Indian Oil Corporation (IOC), the country's largest oil marketing company, on Tuesday reported a close to two-fold jump in its third quarter net profit on the back of a higher inventory gain from the sharp rise in global oil prices and an increase in refining margins. Net profit in October-December this fiscal stood at Rs 7,883.22 crore, or Rs 16.63 per share, up from Rs 3,994.91 crore, or Rs 8.43 a share, in the same period a year ago, IOC chairman Sanjiv Singh told journalists. IOC also declared a 1:1 bonus share (one free share for every existing equity share of Rs 10 each). The board of directors declared an interim dividend of Rs 19 per share as well.
"The variation in net profit is largely due to higher inventory gains as well as improved operative performance,'' he said. The company booked an inventory gain of Rs 6,301 crore in the quarter ended December 31, 2017 as compared to a gain of Rs 3,051 crore in the same period a year ago. An inventory gain arises when a company buys crude oil at a particular price but by the time it is able to process it and take the petroleum products to market, the rates have moved up.
International oil prices have risen more than 30 per cent since OPEC and non-OPEC producers agreed to limit production from January 2017. Singh said the company made USD 12.32 on turning every barrel of crude oil into fuel in the quarter as compared to a gross refining margin (GRM) of USD 7.67 per barrel in the previous fiscal. Without the inventory gain, Oil giant declares 1:1 bonus shares the GRM was USD 7.42 in October-December as opposed to USD 5.10 in the previous fiscal.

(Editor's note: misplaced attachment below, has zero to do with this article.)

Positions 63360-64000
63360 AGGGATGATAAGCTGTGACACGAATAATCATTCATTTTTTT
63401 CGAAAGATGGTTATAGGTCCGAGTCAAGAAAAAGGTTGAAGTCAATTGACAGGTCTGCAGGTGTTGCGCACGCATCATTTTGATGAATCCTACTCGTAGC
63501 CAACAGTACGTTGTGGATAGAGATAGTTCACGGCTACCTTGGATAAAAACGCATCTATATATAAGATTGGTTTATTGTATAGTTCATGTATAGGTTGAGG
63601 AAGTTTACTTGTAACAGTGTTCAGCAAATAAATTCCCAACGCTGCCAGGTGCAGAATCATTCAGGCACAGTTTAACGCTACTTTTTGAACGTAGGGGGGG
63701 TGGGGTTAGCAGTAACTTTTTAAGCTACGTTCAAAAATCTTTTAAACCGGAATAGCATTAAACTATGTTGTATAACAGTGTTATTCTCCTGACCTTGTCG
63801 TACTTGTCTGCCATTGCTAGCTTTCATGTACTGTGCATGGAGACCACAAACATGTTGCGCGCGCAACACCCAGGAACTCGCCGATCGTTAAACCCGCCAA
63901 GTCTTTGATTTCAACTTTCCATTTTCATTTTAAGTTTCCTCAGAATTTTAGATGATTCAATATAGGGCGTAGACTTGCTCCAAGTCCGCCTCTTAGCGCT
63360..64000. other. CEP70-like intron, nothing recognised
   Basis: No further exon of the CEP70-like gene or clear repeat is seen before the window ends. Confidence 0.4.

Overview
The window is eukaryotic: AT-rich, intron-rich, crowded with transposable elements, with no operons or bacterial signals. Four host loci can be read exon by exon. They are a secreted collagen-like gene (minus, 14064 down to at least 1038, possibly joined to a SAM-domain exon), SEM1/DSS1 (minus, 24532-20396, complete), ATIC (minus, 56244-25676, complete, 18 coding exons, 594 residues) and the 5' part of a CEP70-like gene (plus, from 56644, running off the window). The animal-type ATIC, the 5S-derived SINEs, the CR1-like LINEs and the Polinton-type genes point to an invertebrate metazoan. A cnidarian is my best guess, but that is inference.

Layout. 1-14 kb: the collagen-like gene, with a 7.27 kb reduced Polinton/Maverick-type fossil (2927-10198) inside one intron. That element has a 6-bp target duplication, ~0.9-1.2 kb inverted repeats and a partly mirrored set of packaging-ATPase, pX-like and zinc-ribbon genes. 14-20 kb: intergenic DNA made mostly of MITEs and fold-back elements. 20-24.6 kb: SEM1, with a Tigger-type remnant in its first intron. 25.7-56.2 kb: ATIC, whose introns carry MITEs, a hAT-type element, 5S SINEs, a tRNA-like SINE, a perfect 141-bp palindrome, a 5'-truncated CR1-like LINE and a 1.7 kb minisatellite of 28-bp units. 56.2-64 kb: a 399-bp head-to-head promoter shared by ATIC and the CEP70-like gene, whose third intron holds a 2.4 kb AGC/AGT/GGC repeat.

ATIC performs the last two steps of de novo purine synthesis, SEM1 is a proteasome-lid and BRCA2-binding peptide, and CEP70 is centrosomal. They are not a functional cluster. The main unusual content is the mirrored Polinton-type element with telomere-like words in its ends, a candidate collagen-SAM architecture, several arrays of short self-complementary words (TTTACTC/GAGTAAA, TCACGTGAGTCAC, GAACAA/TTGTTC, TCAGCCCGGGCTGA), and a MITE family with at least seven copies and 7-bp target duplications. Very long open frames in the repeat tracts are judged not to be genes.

IOC director (finance) A K Sharma said the company's topline took a hit of around Rs 700 crore as crude oil, natural gas, petrol, diesel and jet fuel are not included in the new Goods and Services Tax (GST) regime. The oil major pays GST on inputs but is not able to set off the tax on the final product. On an annualised basis, the adverse impact would be as much as Rs 2,000 crore, he explained. "We have requested the government to include petroleum and petroleum products in GST and till such time a mechanism is worked out to compensate us for the tax paid without input set off,'' he disclosed. Sharma said to begin with jet fuel could be included in GST as the sales volumes are small. The company's revenue during the October-December quarter went up about 15 per cent at Rs 120,865 crore.
IOC refineries processed 11.4 per cent more crude oil at 18.23 million tonnes and its pipelines transported nearly 11 per cent more oil at 22.42 million tonnes. Fuel sales was up 4.1 per cent to 20.9 million tonnes. Singh said India was witnessing a compounded annual growth rate of 3.5-4.5 per cent in fuel demand. LPG, jet fuel and petrol were witnessing robust demand, while diesel consumption, rising at 4.5-5 per cent, was also very good, he said.
The net profit for the nine months ended December 31, 2017 was Rs 16,128 crore as compared to Rs 15,386 crore during the corresponding period of the previous year. The gross refining margin during the period Apr-Dec 2017 was US$ 8.28 per barrel as compared to US$ 7.36 per barrel in corresponding period of 2016-17. Singh said, "Indian Oil sold 66.2 million tonnes of products, including exports, during the first nine months of 2017-18."